Improving the Clinical Pharmacologic Assessment of Abuse Potential: Part 2

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Abstract

Purpose

This article discusses the conduct of a human abuse potential study as outlined in the Food and Drug Administration Final Guidance to Industry on Assessment of Abuse Potential. In addition, areas where alternative approaches should be considered are proposed.

Procedures

The design, end points, conduct, and interpretation of the human abuse potential study were reviewed, analyzed, and placed in the context of current scientific knowledge and best practices to mitigate regulatory risk and expedite drug development.

Findings

The guidance is based on regulatory needs and current scientific practices. However, the reliability and utility of such studies can be improved with better subject selection, data collection, standardization of data collection and staff training, and a better understanding of the measurement properties of the dependent measures.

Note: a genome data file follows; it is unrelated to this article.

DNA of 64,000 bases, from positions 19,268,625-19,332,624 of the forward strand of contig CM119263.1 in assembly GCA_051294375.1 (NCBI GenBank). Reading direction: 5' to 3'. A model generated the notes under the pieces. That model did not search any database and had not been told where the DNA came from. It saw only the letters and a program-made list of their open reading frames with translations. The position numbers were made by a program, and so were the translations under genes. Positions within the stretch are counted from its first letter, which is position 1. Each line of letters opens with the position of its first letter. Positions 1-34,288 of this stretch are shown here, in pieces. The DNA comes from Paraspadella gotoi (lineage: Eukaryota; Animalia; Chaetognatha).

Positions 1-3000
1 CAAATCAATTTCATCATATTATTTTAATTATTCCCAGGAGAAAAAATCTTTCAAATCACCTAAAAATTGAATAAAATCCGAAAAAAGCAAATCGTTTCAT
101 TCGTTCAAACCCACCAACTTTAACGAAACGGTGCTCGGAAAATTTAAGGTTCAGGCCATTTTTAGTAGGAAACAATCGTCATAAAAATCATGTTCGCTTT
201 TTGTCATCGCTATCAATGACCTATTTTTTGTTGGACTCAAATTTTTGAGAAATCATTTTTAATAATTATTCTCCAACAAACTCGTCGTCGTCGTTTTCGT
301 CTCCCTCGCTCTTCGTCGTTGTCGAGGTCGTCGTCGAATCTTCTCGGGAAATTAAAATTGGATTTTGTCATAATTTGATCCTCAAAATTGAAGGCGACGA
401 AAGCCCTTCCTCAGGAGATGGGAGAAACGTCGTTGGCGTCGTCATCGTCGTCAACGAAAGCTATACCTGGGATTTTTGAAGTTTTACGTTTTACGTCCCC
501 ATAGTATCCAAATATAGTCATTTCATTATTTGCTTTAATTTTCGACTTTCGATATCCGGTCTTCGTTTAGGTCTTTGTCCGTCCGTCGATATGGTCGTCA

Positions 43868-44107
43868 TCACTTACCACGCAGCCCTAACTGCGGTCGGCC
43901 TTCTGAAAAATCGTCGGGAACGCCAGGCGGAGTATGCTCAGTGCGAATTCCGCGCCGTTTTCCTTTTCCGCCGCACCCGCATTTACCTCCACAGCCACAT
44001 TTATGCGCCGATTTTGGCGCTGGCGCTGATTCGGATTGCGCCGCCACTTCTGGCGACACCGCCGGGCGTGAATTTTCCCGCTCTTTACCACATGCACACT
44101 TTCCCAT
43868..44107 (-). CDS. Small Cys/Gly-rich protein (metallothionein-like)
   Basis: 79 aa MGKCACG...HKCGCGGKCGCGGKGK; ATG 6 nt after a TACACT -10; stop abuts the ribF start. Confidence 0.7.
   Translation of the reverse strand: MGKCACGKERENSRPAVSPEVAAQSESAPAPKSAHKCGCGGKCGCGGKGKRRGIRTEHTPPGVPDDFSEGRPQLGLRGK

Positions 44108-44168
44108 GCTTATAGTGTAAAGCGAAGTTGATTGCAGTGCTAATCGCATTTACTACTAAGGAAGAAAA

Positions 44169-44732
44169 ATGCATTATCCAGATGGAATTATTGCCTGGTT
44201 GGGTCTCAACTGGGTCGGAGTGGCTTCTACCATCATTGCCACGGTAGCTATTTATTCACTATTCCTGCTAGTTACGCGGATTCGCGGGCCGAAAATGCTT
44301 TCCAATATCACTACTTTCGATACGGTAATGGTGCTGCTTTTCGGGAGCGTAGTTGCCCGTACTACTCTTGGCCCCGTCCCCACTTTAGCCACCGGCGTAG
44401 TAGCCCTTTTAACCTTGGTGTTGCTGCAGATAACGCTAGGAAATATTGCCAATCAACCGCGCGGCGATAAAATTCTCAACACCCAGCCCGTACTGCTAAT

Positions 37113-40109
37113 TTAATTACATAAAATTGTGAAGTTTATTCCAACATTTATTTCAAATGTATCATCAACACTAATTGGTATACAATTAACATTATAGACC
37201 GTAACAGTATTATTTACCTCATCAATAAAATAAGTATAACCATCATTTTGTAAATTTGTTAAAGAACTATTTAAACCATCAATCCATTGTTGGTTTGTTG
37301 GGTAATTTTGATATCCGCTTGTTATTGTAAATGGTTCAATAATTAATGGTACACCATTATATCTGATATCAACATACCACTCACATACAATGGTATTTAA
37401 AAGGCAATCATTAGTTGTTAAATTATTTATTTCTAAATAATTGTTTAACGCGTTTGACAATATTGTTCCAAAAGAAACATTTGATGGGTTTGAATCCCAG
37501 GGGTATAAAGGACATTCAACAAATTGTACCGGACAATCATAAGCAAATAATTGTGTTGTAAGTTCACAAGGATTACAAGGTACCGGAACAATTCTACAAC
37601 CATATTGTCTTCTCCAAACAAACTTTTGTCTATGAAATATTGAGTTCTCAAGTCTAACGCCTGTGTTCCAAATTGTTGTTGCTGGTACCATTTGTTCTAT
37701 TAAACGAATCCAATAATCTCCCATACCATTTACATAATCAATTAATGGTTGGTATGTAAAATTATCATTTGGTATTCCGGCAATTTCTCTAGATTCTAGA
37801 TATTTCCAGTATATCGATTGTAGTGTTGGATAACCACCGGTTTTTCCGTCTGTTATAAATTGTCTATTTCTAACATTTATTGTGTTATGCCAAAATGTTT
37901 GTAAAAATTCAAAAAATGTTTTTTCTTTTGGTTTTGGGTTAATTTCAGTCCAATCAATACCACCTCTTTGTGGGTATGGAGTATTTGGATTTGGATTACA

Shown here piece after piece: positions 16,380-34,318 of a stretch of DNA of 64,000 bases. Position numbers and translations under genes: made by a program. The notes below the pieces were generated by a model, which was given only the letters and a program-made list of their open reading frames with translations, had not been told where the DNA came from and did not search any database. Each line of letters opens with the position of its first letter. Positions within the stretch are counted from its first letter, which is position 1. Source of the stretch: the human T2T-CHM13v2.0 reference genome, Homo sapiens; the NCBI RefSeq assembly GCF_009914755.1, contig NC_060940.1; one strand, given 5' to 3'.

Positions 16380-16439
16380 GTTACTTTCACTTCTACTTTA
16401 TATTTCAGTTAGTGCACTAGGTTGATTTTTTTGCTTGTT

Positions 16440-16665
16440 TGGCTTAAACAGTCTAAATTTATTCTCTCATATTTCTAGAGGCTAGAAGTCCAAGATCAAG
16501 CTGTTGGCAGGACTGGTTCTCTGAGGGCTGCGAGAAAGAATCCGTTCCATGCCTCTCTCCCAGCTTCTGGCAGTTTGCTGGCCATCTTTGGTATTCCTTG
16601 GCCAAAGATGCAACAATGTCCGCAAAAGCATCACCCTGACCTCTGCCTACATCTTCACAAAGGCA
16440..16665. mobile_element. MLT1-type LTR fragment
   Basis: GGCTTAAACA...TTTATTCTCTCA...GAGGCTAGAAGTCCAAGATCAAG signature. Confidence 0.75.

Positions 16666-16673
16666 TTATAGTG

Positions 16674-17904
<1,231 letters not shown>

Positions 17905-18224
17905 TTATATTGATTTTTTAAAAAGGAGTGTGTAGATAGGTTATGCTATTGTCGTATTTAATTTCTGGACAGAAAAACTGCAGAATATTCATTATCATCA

Conclusions

The guidance provides a useful framework for conduct of human abuse potential studies. However, design assumptions, poor choice of end points, failure to consider alternate approaches, and limited experience with interpretation can result in an inadequate study or one that does not fairly represent the abuse potential of a new chemical entity. Methodologic development is needed to strengthen the regulatory framework. The Food and Drug Administration or the National Institutes on Drug Abuse could take a targeted initiative to encourage this work.

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